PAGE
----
These full-figure headdresses are worn in ogbom dances – these were known among the following Igbo groups: Ibeku, Olokoro, Oboro, Ngwa, and Ozu-Item. While Ibibio style features are present, there is no reason to ascribe the origin of the ogbom cult and art to these neighbors.

Versions of this dance employing carved headdresses seem to have been moribund in the early 1940s. In Olokoro, in 1966, Cole was told that ogbom had last been performed as a masquerade in 1952, but that it continued to be celebrated as a dance (without the headdress). Other sources tell that men still wore the headdresses by the 1930s, but their identity was not concealed (thus they were not supernatural beings), and these carvings had not been made since the nineteenth century.

Ogbom displays honored ala (earth) and called attention to her role in human and agricultural fertility and increase. In some areas it was a harvest celebration. During part of the performance women entered the arena to dance and sing around the ogbom carrier. Connections with female productivity and nurture are emphasized in the carvings themselves, which are overwhelming female, nearly always depicted with large full breasts.

Many of the known ogbom carvings are young females seated on stools holding a disc-like plate above their heads with a human head. These heads would seem to be trophies of war. Since this Igbo area was once known for headhunting, this iconography would appear to refer (at least indirectly) to the role of the heads of slain enemies in bringing power and increase to the receiving community.

Murray describes an elaborate, colorful costume for ogbom carriers. Around the cylindrical base basketwork was woven, and this enabled the carving to be lashed to the dancer’s head. ‘Through a hole in the base of the carving a stick is fitted so as to protrude horizontally at front and back. On the front a conical basket about four feet long is fixed, and at the back an arrangement of cane and raffia shaped like a wheel’. All of that was covered with fine cloths and parrot feathers, and there was a tail-like projection at the dancer’s rear. Murray is equivocal about the wearer’s costume and extent of disguise. At one point he says, ‘The face and body of the dancer are completely covered with a special white-colored native-woven cloth with reaches down to his feet’, and later he indicates that the identity of the carrier was not concealed. In any case, ogbom performers danced in an open area before a shed specially erected for musicians, who used to types of membrane drums plus nine small ‘bowl drums’ of graded size. Murray tells us that ‘women moved about joyfully in compact bodies while parties of men moved forwards and backwards in front of the shed. The dancers wearing the costumes entered singly in a scene of great excitement and danced before the shed and, without touching their cloths, twirled their cloth around their tails merely by their dancing’.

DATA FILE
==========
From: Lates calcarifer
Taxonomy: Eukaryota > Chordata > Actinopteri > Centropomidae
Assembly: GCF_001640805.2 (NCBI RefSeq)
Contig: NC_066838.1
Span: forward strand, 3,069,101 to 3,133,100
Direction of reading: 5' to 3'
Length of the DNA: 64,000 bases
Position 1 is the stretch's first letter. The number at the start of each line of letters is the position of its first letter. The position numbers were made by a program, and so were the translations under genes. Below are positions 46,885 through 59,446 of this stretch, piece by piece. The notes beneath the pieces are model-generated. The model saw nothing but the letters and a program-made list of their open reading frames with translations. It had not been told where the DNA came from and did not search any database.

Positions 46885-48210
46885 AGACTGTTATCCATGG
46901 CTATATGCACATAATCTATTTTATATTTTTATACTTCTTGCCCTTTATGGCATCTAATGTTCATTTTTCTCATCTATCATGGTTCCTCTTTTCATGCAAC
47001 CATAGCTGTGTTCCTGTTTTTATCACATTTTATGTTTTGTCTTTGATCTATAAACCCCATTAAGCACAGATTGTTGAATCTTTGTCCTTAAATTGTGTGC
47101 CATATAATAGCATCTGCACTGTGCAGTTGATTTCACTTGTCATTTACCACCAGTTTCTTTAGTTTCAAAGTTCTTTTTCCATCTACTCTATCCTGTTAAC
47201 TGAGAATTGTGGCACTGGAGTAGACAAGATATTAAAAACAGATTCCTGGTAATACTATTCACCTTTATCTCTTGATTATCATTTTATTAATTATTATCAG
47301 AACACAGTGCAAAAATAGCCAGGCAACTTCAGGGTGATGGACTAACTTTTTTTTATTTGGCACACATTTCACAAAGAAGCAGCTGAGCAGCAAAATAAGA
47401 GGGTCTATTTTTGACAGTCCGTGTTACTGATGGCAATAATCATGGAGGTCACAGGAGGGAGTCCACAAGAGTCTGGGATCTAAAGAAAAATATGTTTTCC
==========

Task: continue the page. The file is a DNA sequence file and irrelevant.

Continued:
Eket headdress. Height: 58,5 cm. Image courtesy of the Yale University Art Gallery (2006.51.393).

Eket headdress. Height: 58,5 cm. Image courtesy of the Yale University Art Gallery (2006.51.393).

“In Pursuit of Record Prices”: The Myron Kunin Collection at Sotheby’s New York (11 November 2014)

Myron Kunin Sotheby's New York Senufo deble figure world record Primitivism

One week after the sale of Myron Kunin’s collection of African art at Sotheby’s New York, it is time to take a closer look at the results. Note that since the estimates do not reflect commissions, all below prices are without the buyer’s premium (unless indicated otherwise). The 157 African art lots in total brought in a little less than $ 35 million – described as ‘historic’ by the auction house, but was it ?